Australia Awards South and West Asia

Image of Australia Award scholar Chandana Wijekoon with family

Australia Awards South and West Asia provides scholarships and short-term training opportunities in Australia and in our region. In doing so, it invests in building the skills and knowledge of individuals so they can deliver positive forms of development contributions after returning to their home countries.

Scope Global manages Australia Awards South and West Asia for the Australian Department of Foreign Affairs and Trade in Afghanistan, Bangladesh, Bhutan, Nepal, Maldives, Pakistan and Sri Lanka.

Scholarships   In 2016, all 199 completing awardees successfully obtained their Australian degree. Program staff managed a four-fold increase in the number of new scholarships for Intake 2017 over the previous year.

Short courses This year eight short courses were delivered featuring a range of delivery approaches: wholly in-Australia, wholly in-country, and a combination of online, in-country and in-Australia modes. Short courses were designed through strong collaboration with DFAT Posts and partner government agencies.

Alumni engagement   In November 2016, 42 Australia Awards alumni from all seven participating countries came together in Kathmandu for the Regional Alumni Workshop, ‘Education for All’. They shared their experience of inclusive education practices, expanded regional linkages, and built a community of practice on inclusive education.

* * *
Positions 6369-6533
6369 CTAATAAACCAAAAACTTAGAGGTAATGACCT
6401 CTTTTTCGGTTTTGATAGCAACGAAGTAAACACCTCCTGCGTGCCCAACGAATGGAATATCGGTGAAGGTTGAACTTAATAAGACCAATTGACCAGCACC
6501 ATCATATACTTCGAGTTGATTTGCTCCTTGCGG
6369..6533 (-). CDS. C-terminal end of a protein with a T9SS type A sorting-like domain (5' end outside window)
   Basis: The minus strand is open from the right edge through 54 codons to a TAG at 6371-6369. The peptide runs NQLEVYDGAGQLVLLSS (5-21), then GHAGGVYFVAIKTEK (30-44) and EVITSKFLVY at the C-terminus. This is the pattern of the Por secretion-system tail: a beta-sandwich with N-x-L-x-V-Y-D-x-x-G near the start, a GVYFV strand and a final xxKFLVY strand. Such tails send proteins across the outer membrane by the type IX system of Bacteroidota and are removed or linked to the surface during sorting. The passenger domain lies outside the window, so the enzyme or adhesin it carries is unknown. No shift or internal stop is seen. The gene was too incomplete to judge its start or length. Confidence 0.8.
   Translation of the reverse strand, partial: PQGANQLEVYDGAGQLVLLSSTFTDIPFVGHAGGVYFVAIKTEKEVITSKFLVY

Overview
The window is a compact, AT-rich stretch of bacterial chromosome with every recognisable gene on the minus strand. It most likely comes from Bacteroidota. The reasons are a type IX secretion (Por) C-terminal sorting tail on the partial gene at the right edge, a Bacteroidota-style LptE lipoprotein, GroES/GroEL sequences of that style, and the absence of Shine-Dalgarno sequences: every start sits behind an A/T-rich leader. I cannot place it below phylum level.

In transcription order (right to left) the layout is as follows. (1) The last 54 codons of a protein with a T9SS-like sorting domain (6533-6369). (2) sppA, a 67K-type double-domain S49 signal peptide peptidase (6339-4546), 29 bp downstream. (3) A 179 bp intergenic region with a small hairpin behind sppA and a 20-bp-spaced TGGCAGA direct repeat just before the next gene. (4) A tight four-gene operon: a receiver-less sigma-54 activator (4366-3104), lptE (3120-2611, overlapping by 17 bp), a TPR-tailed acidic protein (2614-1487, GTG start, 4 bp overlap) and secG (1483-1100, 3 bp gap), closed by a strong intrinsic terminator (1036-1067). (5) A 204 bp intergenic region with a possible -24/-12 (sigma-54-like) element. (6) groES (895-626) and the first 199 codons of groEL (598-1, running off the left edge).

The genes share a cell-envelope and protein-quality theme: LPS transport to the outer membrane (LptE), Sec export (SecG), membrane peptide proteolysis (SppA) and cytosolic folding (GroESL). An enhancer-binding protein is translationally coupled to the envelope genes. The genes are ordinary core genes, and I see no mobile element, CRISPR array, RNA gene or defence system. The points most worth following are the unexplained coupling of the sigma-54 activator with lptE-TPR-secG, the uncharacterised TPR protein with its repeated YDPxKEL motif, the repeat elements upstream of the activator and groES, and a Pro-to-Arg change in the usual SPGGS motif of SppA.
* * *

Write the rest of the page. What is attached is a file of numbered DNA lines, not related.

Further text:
The Australia Awards in South and West Asia Women in Leadership Network has opened a dialogue on advancing gender equality and women’s empowerment across the region. National chapters were established in Bangladesh and Pakistan, with events held to celebrate women and leadership.

Scholar profile: Chandana Wijekoon

Australia Awards on-award scholar Mr Chandana Wijekoon is studying a Master of Education at the University of Adelaide, Australia.

Tell us about your background

I have worked at the Mahaweli National College of Education in Kandy, which trains language teachers, for more than five years. I’ve had polio since I was 1 year old. I’ve never been outside of Sri Lanka before this.

Why did you apply for an Australia Awards scholarship?

I wanted to extend my knowledge of technology in education. It took me two to three years to find the right course and university to study at.

What is your experience of living and studying in Australia compared to Sri Lanka?

I moved to Australia with my family: my wife, my 9-year-old son and my 3-year-old daughter. There is a big Sri Lankan community living in Adelaide, which helped us to settle into the city. My family found it easier than me to adapt the Australian lifestyle.

Facilities for people with disability are more available in Australia. There are special seats reserved at the front of the bus – in Sri Lanka it is difficult to travel on public transport. Accessing buildings is easy as there are lifts everywhere as an alternative to stairs.

I find it easy to study here. In Australia the focus is on feedback during learning and self-learning.

How will you contribute to your country’s development on your return?

When I go home I would like to update the methods used for teacher training in two ways: the first is enhancing teachers’ learning methods, such as using self-learning techniques like online learning and DVDs. The second is greater use of devices – I am planning to create a model class to trial the teachers’ learning methods and the new devices.

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